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What Is the Federal Estate Tax Exemption?

The U.S. estate tax was established for the transfer of an estate that is taxable for a decedent. The estate tax applies whether the estate property at issue was devised by will, under intestate succession laws at the state level, transfer of property from an intestate trust or estate, or payment of life insurance benefits to beneficiaries. Often the tax is not applicable to situations in which estate property is transferred to a spouse or charity. The federal estate tax is one of two components to the U.S. Unified Gift and Estate Tax system. The other component to that system is the gift tax, which is a tax assessed on transfers of estate property made during a person's lifetime (as opposed to upon or after death).

Federal Estate Tax Exemptions Increase While Federal Estate Tax Rates Decrease

The federal estate tax exemption has steadily increased for over the last 13 years. Yet, the corollary estate tax rate has simultaneously decreased during that same period. The federal estate tax was first enacted back in 1916 and continues in much the same form today.

Recent Federal Estate Tax Exemptions and Corresponding Federal Estate Tax Rates

In 1997, the federal estate tax exemption was capped at $600,000, while the corresponding tax rate was a much higher 55 percent. The tax rate stayed the same for the next four years, through 2001. However, the exemption increased steadily during that time to reach $675,000. Then, in 2001, the federal estate tax rate was cut to 50 percent, while the exemption nearly doubled to a significant threshold of $1,000,000. That exemption stuck for another year, and the rate dropped to 49 percent. The exemption continued to increase in 2004 to $1,500,000, while the tax rate only fell to 48 percent. In 2005, the exemption stayed the same, and the tax rate fell an additional single percent to 47 percent. Tax year 2006 brought the increase to the $2,000,000 mark for the federal estate tax exemption, with a fall to 46 percent for the tax rate. In 2007, the exemption stayed the same, and the rate fell an additional single percent. There was absolutely no change in 2008 on either figure. In 2009, the exemption shot to nearly double the amount, or $3,500,000, with the tax rate staying at 45 percent. The next three years, 2010 through 2012, were defined by new legislation.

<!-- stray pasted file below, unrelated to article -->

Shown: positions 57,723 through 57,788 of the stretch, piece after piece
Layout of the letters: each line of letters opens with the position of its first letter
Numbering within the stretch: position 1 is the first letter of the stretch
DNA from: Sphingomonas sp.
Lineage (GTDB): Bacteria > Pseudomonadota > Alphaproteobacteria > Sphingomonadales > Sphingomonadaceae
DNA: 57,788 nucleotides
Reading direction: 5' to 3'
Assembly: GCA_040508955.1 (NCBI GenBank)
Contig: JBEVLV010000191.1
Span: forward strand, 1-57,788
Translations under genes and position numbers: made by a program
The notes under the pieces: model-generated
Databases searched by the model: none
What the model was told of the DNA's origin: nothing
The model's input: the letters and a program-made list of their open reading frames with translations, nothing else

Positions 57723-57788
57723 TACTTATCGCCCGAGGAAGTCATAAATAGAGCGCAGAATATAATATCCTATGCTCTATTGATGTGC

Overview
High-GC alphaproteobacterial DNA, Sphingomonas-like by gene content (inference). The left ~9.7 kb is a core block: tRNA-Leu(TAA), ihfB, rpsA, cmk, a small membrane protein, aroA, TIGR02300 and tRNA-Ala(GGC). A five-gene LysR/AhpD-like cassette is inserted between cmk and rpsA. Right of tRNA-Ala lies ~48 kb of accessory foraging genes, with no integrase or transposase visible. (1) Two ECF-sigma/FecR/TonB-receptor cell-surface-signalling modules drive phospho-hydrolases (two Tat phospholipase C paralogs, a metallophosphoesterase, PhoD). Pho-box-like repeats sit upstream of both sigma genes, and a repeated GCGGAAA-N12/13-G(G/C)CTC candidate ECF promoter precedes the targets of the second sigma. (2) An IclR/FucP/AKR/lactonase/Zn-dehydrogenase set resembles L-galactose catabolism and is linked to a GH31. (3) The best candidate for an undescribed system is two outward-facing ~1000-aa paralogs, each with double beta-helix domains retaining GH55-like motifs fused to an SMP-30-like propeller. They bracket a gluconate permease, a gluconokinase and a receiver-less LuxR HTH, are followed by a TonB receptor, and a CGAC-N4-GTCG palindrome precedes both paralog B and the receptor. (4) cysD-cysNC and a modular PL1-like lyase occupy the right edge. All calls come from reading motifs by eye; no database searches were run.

New Legislation Impacts Estate Tax Exemptions and Tax Rates

Specific to 2010, 2011, and 2012, the Tax Relief, Unemployment Insurance Reauthorization, and Job Creation Act that was enacted on Dec. 17, 2010, when it was signed into law by President Obama, governs the rates for those years. The tax relief law lasts for two years only, as it is scheduled to sunset at the close of 2012. As a result, the federal estate tax exemption and the federal estate tax rate for the 2013 tax year will revert back to the figures that applied in 2002. Specific to tax year 2010, tax filers and tax payers have an election they can make. For 2010 only, heirs of decedents who pass away in 2010 have the option of taking the $5,000,000 federal estate tax exemption coupled with a 35-percent federal estate tax rate, or alternatively, a $0 federal estate tax exemption with a 0-percent federal estate tax rate, combined with utilization of the modified carry-over basis rules.